05 June 2012

Poetry Praising Objects

The Beowulf poet cannot seem to mention the tools of a warrior's trade without giving them a physical description, sometimes its history, and usually its fine protective or offensive qualities. He sometimes does this for swords and helmets but always, it seems, for shirts of mail. For example, Beowulf tells Hrothgar,
“But if I sink in death, send Hygelac      452
“the wonderful armour worn over my breast,
“the best of hauberks that Hrethel left me,
“Wayland's handwork."
“An aid against foes, my armoured shirt 550
“strong and hand-linked, helped me withstand,
“safeguarding my breast, my braided sark
“adorned with gold."
The modern reader might wonder why so much attention goes to an item of protective clothing, but the listeners apparently never tired of hearing such details. Perhaps we can understand them by describing other items that are of narrow but deep interest to particular groups. For example, passages like this would interest one segment of society:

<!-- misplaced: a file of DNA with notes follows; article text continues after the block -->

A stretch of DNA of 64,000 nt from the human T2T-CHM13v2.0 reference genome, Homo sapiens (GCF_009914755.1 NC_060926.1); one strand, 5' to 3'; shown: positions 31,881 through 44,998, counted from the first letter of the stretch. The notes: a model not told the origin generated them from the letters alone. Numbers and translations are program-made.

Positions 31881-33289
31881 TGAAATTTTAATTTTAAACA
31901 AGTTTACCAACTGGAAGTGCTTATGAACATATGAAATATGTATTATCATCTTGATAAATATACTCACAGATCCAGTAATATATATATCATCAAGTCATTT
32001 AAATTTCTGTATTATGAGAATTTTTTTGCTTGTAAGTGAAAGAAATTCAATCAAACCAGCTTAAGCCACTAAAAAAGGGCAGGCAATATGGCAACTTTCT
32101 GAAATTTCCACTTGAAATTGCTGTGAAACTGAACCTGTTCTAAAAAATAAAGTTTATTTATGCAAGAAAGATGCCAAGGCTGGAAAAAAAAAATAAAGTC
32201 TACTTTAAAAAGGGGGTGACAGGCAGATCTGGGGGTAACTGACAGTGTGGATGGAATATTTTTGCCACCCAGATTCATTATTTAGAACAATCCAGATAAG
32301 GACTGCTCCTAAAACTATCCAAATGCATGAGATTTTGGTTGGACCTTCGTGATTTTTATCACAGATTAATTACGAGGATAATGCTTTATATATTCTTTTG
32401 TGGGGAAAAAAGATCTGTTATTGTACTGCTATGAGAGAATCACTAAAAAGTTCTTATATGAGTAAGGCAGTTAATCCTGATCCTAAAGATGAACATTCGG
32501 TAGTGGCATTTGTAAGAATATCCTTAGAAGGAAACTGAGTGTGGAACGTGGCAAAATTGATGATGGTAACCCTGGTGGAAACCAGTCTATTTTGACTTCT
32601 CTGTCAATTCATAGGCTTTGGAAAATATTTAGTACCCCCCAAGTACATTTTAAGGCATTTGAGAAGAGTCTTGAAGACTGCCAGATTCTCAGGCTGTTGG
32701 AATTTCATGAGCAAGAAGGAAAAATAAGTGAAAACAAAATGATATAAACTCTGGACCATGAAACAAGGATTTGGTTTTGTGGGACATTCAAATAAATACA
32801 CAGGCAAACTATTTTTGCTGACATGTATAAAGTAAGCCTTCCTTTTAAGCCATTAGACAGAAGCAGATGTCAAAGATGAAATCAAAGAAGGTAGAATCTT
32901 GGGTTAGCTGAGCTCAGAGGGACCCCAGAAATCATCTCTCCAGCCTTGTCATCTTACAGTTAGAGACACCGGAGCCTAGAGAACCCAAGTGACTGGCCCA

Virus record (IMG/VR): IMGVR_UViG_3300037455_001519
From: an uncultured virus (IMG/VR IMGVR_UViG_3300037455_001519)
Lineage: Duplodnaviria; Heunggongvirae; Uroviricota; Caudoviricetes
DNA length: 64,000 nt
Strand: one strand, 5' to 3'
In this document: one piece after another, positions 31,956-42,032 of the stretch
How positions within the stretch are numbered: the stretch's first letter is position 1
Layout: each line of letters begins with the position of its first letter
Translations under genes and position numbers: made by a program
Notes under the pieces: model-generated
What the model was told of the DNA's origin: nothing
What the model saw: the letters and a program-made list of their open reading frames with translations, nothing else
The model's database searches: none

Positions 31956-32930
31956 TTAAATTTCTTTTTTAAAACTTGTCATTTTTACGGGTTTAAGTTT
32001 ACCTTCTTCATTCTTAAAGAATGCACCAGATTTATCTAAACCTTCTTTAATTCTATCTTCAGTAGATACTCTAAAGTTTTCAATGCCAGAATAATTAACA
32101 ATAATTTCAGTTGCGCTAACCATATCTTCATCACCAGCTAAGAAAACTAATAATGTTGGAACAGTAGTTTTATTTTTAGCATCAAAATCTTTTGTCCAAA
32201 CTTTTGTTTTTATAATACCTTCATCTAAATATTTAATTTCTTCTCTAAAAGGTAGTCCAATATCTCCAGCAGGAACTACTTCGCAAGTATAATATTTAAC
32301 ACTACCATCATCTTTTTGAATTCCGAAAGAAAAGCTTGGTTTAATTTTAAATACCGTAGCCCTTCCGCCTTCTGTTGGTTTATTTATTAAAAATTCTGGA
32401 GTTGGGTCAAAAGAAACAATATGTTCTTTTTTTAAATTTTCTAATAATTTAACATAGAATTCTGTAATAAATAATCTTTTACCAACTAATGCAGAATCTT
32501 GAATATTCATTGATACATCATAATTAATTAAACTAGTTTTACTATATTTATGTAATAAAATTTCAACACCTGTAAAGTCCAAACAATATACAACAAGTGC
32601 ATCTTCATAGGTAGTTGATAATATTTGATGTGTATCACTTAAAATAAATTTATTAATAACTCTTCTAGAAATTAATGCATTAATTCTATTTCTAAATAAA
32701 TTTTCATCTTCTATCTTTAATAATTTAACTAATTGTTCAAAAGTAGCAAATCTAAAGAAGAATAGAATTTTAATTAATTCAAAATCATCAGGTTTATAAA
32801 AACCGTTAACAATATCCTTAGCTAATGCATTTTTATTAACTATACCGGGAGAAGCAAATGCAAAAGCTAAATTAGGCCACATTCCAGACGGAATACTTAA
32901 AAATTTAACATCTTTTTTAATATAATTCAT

His vehicle waited,   a V-8 turbo
with twin overhead cams   that came from his father
an avid collector.   The Camaro was painted
in metallic red.   A racing stripe
adorned its length   and leather seats,
factory-fresh,   in front and back.
An over six-thousand   cc engine
carefully tuned   by qualified techs
zoomed in three seconds    from zero to sixty.
If you are aware that Camaros did not have 6000 cc V-8 engines, you are a perfect audience for this type of description. Other people would pay attention to
A chinois Chanel   shaped to perfection...
A Mac computer   from Cupertino...

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